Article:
The government of India is considering branding of the locally produced fibre to fetch premium prices from overseas importers. The guidelines for the â€˜Indian cottonâ€™ brand are currently under way and they will see â€˜Indian cottonâ€™ soon on the lines of Egyptian and US cotton.
Indian cotton having better quality and a huge potential for fetching a higher price due to lack of a branding initiative has yielded lower income for Indian farmers and traders. Hence the government is in the process of revising the Technology Mission on Cotton (TMC) to accommodate branding of cotton and also contract farming of the natural fibre.
Ujwal Lahoti, chairman, The Cotton Textiles Export Promotion Council (Texprocil) said that Textiles Commissioner Kavita Gupta who is heading the entire process has held several rounds of meetings with various stakeholders of the industry, including traders, ginners, textile mills and garment manufacturers, to draft guidelines for revising the TMC.
The revised TMC will allow exporters to improve the quality of Indian cotton, with less contamination, trash and staple length in the raw fibre, almost similar to Egyptian and US cotton currently available. Apart from that, the TMC will also accommodate â€˜contract farmingâ€™ in cotton for commercial purposes.
Introduced in 2000, the TMC was aimed at improving the yield and quality of cotton through the use of improved seeds and integrated water, nutrient and pest management technologies. The existing TMC, however, has missing pieces such as enabling provisions for â€˜contract farmingâ€™ and branding which, experts feel, are needed for better realisation in export markets.
Many corporates are interested in cotton contract farming. But, they are waiting for enabling regulations. The revised TMC is expected to allow large corporates to invest in cotton contract farming with twin benefits: assured raw material supply and consistent income for farmers.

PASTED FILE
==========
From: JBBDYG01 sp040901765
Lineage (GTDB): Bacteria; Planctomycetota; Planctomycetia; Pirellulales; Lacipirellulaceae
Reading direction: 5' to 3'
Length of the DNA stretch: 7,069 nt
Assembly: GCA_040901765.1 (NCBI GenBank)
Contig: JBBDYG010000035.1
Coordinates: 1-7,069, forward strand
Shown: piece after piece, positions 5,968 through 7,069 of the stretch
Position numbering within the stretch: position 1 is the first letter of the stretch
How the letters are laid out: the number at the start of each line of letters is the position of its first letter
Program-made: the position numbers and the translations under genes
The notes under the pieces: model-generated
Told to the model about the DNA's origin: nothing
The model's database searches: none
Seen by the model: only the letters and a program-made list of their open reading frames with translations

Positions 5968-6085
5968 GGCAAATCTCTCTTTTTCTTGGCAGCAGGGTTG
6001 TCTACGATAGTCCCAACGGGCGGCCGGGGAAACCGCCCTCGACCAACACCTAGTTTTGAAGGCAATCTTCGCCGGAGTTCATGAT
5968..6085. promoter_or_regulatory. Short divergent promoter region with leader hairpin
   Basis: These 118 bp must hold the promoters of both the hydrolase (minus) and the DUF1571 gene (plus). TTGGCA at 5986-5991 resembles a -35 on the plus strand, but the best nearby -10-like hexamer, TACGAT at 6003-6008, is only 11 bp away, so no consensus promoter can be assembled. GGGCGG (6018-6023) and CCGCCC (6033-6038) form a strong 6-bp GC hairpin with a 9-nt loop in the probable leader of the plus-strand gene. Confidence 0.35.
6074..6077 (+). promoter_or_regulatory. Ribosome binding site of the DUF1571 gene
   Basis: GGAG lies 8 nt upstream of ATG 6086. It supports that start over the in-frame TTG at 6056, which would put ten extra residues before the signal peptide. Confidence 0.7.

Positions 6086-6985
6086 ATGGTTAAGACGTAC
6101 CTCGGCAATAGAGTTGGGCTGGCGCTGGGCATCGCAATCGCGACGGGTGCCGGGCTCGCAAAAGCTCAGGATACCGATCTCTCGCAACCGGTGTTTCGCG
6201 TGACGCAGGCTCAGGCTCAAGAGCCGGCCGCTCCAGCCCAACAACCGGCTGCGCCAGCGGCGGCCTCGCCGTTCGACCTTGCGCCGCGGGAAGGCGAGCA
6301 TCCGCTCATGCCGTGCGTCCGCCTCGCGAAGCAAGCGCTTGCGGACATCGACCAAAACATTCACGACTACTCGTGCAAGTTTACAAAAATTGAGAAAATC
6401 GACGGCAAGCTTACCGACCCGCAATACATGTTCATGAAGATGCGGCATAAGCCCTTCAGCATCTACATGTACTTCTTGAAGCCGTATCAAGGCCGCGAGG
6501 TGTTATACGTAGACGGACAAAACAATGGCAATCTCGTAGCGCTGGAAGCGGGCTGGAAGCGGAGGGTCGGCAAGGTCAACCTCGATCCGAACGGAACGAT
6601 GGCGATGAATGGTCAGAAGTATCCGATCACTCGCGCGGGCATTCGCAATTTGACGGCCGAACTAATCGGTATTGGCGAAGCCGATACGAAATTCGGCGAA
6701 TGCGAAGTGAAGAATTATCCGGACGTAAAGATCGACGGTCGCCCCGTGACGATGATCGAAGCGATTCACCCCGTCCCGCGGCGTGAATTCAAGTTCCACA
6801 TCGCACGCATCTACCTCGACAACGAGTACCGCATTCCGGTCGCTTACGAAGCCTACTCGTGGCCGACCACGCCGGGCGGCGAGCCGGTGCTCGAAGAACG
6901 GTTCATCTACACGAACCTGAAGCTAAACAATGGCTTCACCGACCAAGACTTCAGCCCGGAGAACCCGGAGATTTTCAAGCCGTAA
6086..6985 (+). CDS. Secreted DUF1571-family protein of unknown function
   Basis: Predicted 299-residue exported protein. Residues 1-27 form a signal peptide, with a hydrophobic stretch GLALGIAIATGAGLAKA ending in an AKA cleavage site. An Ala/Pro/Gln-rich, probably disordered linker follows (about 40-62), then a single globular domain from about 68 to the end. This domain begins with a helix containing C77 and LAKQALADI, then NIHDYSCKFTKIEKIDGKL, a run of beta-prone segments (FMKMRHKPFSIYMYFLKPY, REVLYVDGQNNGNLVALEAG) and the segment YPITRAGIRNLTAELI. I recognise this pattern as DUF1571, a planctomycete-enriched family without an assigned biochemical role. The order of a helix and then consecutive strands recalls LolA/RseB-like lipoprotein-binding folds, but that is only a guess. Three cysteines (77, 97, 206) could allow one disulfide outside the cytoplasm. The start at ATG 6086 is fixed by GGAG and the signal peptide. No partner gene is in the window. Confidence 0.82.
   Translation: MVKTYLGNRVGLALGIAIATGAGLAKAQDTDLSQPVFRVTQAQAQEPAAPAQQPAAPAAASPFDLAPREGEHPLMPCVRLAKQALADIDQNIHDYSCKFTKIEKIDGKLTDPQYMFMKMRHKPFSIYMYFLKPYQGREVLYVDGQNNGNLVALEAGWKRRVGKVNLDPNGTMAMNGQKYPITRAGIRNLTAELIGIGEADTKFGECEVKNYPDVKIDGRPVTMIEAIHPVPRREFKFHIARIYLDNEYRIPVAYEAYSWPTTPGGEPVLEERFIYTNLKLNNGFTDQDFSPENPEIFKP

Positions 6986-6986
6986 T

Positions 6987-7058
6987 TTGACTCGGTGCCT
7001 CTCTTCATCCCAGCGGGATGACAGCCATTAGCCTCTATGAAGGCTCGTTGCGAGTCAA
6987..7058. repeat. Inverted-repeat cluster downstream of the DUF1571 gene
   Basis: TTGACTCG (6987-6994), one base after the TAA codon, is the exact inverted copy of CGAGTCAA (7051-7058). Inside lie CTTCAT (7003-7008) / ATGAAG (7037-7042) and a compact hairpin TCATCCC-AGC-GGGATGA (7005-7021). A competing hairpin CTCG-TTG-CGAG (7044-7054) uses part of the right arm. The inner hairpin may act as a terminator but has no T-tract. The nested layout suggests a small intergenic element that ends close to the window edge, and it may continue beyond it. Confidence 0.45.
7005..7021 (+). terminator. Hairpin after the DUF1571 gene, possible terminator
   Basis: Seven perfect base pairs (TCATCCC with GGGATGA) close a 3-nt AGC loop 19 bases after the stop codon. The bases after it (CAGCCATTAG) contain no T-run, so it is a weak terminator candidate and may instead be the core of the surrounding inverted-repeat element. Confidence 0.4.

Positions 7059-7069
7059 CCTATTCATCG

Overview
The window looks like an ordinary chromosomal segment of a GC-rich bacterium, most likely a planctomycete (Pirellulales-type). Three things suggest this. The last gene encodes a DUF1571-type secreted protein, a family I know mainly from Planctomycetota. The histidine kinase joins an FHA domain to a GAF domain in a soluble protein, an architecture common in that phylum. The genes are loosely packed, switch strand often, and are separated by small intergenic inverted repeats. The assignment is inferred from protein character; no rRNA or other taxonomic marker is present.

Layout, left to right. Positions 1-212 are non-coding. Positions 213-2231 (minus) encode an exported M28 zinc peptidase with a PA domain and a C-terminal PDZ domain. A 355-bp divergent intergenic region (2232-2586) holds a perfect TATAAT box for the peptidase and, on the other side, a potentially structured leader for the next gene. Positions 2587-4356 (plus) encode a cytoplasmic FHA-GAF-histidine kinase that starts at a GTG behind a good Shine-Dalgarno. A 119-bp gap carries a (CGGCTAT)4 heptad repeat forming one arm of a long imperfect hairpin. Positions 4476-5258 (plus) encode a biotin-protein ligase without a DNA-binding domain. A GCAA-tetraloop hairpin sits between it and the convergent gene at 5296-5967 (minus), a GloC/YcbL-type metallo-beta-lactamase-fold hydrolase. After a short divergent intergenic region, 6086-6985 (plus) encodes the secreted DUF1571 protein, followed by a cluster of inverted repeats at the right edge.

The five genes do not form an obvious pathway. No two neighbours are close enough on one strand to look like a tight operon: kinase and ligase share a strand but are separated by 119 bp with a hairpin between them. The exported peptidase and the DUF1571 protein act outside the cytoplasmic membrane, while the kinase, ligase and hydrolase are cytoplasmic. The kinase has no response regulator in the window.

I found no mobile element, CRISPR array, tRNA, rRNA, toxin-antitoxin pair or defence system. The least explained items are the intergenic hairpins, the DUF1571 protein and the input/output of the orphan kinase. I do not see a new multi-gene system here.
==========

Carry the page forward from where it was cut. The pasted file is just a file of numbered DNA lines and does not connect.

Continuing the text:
Lahoti said that Vardhman Textiles has made a beginning with contract farming and has been growing cotton for captive consumption in some areas in Rajasthan.
Under contract farming, seeds and fertilisers are normally supplied by the corporate concerned. Along with assured supply of raw materials, corporates also provide advisory services and required markets for selling the produce. Farmers, meanwhile, have to dedicate their land and labour to receive an assured annual income from their produce. The ownership of land, however, remains with farmers.
Meanwhile, the textile industry in India has seen a sharp change in duty structure since the implementation of the goods and services tax (GST) on July 1. In contrast to the pre-GST era when companies had the option to choose drawback rates either under a Cenvat or a Non-Cenvat scenario, in the GST regime only one drawback rate is applicable as companies will now claim input tax credit. For instance, cotton bed linen earlier attracted a drawback rate of 2 percent if Cenvat was availed and 7.5 percent if Cenvat was not availed. Now, only one drawback rate of 2 percent is applicable. Therefore, companies will claim the input tax credit paid and receive the drawback.
A weekly report covering market and price information on the entire chain of polyester along with online access to daily polyester chain prices.
One-time reports that are issued annually cover the demand and supply trends in individual products including polyester, nylon, acrylic, viscose, and cotton.
One-time reports that are issued annually cover the demand and supply trends in the individual country's natural and manmade fiber/filament industries.
Countries Served Worldwide